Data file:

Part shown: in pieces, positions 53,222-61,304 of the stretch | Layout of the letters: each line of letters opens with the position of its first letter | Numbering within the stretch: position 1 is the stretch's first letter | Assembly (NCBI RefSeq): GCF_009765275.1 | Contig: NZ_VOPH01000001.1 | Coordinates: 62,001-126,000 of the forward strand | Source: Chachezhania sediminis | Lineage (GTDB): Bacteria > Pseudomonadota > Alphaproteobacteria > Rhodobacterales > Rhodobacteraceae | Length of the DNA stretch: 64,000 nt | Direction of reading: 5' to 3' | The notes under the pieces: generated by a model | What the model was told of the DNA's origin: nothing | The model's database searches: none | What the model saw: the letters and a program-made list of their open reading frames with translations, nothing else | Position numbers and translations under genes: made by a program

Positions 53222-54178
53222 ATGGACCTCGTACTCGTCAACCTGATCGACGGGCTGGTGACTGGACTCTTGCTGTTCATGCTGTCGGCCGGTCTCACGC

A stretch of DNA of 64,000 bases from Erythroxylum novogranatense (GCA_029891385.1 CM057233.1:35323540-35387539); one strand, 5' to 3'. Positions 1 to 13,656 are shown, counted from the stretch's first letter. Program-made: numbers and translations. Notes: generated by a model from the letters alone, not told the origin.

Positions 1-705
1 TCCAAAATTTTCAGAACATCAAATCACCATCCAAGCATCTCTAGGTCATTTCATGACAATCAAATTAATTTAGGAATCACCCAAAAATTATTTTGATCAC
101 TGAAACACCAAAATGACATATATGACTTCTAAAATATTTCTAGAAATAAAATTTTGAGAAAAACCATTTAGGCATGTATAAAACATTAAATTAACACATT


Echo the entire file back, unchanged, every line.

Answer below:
Part shown: in pieces, positions 53,222-61,304 of the stretch | Layout of the letters: each line of letters opens with the position of its first letter | Numbering within the stretch: position 1 is the stretch's first letter | Assembly (NCBI RefSeq): GCF_009765275.1 | Contig: NZ_VOPH01000001.1 | Coordinates: 62,001-126,000 of the forward strand | Source: Chachezhania sediminis | Lineage (GTDB): Bacteria > Pseudomonadota > Alphaproteobacteria > Rhodobacterales > Rhodobacteraceae | Length of the DNA stretch: 64,000 nt | Direction of reading: 5' to 3' | The notes under the pieces: generated by a model | What the model was told of the DNA's origin: nothing | The model's database searches: none | What the model saw: the letters and a program-made list of their open reading frames with translations, nothing else | Position numbers and translations under genes: made by a program

Positions 53222-54178
53222 ATGGACCTCGTACTCGTCAACCTGATCGACGGGCTGGTGACTGGACTCTTGCTGTTCATGCTGTCGGCCGGTCTCACGC

A stretch of DNA of 64,000 bases from Erythroxylum novogranatense (GCA_029891385.1 CM057233.1:35323540-35387539); one strand, 5' to 3'. Positions 1 to 13,656 are shown, counted from the stretch's first letter. Program-made: numbers and translations. Notes: generated by a model from the letters alone, not told the origin.

Positions 1-705
1 TCCAAAATTTTCAGAACATCAAATCACCATCCAAGCATCTCTAGGTCATTTCATGACAATCAAATTAATTTAGGAATCACCCAAAAATTATTTTGATCAC
101 TGAAACACCAAAATGACATATATGACTTCTAAAATATTTCTAGAAATAAAATTTTGAGAAAAACCATTTAGGCATGTATAAAACATTAAATTAACACATT